This is a good blog post:
In the Age of AI, Don’t Let Your Skills Atrophy
With ChatGPT, it’s too easy to implement ideas without understanding the underlying concepts or even what the individual lines in a program do. Doing so for unfamiliar tasks means failing to learn something new, while doing so for known tasks leads to skill atrophy.
This is the same way Google has made the published encyclopedias irrelevant, and general reading skills have become scarce. Librarians are at the other end of the stick, where users question their relevance.
The author concludes with a brilliant philosphical argument:
The age of AI has also very much caused an existential crisis. Need I argue why humans should remain skillful, why I choose to continue learning? I suppose I do. Instead of attempting to argue from a utilitarian standpoint (even though we are nowhere near the fully automated communist utopia), I will cede all utility and skip directly to joy. I am an existentialist: I am perfectly comfortable in a world with no inherent meaning. Sheer existence and action brings me joy. I spend hours of my day tinkering with computers not because of utility, but for the pleasure it brings. It’s the same reason one plays piano: enjoyment rather than practicality. This is how I’m drawing the line. If that’s not convincing to you, find some other way to draw it, but do draw it. Don’t let the negotiation between AI and humans happen without you.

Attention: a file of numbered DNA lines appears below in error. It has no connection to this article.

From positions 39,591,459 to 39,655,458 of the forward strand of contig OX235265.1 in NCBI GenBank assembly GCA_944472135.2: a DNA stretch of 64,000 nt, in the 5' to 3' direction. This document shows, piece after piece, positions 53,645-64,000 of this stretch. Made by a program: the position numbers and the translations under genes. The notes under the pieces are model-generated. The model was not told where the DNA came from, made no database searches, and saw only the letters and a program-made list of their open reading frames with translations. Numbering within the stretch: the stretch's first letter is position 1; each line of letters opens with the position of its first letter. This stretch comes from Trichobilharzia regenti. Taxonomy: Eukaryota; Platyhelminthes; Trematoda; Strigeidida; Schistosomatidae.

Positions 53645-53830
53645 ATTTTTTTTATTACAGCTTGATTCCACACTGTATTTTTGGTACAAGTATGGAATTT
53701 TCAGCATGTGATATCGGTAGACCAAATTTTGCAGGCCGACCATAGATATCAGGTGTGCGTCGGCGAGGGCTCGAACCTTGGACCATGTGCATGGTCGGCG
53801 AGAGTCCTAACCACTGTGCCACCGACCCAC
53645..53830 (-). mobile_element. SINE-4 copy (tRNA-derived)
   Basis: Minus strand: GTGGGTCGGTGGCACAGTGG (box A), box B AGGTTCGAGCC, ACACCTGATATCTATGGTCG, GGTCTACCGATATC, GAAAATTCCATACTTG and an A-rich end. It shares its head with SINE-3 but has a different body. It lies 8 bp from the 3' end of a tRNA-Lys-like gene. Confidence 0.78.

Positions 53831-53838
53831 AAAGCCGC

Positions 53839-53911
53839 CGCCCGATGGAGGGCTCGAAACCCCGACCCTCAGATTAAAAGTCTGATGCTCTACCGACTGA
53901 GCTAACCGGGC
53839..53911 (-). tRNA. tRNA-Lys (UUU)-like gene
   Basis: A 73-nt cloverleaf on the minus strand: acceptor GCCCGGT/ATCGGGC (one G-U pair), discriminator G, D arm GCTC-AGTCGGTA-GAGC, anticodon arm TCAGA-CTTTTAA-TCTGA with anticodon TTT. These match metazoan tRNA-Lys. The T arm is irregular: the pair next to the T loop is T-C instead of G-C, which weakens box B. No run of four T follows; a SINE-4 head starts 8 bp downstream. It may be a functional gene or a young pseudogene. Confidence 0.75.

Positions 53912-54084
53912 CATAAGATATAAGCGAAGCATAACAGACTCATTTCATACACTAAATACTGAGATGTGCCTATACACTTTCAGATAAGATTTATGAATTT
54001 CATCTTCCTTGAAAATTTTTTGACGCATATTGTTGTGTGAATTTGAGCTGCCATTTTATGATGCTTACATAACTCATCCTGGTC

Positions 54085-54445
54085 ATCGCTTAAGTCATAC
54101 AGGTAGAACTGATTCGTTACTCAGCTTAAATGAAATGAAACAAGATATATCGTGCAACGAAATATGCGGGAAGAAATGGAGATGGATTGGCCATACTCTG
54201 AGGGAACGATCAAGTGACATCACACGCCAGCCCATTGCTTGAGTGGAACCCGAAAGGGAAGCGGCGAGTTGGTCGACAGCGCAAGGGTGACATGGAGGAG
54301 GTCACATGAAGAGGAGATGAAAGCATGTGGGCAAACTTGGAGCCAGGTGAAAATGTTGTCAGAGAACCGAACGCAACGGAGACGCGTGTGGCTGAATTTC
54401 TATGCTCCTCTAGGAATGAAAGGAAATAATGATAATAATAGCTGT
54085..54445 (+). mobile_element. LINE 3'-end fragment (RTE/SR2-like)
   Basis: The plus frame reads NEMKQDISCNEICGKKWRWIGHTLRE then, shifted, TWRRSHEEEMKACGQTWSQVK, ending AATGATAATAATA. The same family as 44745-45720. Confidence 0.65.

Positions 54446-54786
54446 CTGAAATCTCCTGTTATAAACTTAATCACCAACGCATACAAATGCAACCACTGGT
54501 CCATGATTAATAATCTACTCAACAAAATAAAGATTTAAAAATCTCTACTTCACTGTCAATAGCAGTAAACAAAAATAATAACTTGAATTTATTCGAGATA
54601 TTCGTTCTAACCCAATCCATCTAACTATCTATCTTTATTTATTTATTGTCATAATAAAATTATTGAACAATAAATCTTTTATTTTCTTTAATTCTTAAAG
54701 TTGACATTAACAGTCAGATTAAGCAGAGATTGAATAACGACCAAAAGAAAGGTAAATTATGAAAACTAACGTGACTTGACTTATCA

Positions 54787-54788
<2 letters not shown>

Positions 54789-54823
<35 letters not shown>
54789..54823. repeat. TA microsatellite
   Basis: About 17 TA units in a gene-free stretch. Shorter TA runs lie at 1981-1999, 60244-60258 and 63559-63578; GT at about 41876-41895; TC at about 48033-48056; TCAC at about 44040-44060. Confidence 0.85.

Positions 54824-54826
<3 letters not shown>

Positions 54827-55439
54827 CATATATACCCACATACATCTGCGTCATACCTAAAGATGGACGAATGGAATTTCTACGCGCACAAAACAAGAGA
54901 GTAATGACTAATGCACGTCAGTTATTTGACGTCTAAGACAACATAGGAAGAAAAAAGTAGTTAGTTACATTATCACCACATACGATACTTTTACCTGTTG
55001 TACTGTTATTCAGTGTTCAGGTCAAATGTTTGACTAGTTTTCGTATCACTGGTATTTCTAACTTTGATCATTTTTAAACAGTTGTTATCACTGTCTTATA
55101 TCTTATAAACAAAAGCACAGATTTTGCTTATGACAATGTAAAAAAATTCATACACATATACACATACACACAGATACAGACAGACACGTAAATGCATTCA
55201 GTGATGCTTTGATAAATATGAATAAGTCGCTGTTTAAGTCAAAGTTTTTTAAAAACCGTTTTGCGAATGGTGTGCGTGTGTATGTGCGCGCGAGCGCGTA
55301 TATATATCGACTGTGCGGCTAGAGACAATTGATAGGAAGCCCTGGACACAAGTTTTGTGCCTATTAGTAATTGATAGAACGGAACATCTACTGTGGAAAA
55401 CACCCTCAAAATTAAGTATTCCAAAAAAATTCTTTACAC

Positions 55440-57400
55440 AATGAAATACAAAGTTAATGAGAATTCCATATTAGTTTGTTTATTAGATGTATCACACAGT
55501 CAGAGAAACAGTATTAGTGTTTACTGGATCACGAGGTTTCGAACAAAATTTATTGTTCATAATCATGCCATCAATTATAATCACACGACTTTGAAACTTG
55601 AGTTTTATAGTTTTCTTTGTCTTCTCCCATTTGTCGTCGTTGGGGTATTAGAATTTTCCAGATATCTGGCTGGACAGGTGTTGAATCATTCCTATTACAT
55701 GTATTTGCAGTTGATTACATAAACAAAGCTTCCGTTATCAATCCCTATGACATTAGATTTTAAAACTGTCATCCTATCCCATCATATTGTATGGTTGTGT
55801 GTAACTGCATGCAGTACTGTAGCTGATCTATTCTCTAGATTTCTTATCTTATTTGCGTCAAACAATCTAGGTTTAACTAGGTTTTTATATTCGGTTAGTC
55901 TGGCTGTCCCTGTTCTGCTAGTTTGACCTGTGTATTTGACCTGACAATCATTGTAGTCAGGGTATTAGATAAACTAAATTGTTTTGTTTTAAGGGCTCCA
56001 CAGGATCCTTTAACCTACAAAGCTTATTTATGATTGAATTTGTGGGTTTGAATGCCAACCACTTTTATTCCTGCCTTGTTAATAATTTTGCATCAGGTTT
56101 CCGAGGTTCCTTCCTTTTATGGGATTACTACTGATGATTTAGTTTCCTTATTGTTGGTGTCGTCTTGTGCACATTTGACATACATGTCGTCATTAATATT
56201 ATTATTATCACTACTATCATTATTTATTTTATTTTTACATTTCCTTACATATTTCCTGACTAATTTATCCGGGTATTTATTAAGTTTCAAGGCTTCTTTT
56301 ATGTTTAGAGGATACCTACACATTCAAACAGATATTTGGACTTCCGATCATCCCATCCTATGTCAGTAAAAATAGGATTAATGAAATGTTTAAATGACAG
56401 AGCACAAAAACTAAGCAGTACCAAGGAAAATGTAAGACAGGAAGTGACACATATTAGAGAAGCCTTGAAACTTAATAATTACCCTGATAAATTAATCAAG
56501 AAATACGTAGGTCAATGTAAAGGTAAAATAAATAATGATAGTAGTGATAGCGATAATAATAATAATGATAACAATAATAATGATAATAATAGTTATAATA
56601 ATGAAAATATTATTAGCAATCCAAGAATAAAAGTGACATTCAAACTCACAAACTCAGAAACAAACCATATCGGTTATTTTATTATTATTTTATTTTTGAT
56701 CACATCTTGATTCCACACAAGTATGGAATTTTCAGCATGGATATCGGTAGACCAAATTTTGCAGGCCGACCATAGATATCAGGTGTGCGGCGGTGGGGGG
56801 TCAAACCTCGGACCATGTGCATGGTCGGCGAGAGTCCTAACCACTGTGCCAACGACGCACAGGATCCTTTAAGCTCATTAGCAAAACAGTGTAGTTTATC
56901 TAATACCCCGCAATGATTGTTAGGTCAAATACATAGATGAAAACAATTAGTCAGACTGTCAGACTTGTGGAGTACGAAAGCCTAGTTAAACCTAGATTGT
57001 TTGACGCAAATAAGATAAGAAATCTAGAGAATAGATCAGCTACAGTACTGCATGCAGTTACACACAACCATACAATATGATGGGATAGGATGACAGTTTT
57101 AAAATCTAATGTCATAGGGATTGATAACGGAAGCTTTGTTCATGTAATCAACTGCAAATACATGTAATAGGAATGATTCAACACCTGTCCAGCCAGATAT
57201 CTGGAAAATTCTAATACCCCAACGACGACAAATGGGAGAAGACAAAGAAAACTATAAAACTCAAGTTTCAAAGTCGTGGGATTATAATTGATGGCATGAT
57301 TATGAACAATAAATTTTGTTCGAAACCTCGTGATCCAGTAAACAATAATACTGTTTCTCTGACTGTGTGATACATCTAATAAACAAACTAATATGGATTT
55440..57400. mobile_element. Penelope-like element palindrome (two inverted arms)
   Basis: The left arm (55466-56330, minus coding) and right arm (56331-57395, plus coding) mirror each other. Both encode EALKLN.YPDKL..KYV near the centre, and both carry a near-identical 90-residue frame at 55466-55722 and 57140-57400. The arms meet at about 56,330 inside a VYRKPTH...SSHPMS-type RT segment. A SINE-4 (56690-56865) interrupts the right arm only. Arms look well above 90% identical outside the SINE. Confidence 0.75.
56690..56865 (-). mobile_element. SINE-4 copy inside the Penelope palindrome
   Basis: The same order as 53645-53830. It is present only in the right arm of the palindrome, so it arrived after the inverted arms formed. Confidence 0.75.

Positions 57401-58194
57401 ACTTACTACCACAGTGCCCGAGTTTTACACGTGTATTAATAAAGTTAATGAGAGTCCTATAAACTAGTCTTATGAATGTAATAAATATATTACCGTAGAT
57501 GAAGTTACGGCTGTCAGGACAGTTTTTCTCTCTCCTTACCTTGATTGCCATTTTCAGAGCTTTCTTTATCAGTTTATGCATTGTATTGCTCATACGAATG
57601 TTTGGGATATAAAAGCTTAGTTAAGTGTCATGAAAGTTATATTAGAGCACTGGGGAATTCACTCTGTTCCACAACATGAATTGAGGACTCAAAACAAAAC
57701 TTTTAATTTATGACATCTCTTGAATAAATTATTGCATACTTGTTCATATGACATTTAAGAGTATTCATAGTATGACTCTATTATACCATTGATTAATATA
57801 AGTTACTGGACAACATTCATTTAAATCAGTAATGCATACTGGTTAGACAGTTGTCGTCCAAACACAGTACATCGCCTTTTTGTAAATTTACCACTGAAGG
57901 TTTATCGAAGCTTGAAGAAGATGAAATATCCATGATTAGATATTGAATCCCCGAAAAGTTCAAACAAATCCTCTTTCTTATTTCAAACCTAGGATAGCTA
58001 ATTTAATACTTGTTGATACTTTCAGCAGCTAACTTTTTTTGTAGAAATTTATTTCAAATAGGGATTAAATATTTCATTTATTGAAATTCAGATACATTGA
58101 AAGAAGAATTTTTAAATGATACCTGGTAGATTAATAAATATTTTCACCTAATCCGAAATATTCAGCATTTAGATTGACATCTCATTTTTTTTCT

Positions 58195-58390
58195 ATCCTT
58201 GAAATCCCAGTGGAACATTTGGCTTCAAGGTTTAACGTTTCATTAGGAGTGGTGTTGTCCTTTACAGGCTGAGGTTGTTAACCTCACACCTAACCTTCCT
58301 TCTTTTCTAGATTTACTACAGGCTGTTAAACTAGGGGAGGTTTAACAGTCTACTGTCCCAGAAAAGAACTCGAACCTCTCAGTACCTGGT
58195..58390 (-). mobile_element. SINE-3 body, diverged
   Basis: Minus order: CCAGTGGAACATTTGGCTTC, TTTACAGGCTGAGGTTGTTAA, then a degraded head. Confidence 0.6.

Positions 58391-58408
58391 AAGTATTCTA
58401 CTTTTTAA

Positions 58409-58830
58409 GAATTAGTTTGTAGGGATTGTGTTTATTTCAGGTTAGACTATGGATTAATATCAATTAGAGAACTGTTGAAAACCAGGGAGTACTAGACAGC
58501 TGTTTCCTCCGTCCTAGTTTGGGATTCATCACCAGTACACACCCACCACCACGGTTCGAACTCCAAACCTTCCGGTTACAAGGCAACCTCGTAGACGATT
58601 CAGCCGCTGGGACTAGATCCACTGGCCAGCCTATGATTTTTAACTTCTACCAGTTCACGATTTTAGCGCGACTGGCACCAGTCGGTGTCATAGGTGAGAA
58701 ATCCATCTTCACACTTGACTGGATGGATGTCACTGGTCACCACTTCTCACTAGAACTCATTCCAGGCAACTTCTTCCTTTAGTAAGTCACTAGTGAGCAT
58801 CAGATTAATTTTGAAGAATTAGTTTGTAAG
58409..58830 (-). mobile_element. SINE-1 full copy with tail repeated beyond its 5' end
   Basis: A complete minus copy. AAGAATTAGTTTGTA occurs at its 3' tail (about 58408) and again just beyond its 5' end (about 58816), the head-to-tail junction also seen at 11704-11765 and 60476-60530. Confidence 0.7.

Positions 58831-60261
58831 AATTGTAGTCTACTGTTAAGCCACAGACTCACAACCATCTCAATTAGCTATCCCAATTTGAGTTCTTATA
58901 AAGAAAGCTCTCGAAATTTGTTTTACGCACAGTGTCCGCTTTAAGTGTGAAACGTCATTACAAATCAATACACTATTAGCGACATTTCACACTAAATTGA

Think about it.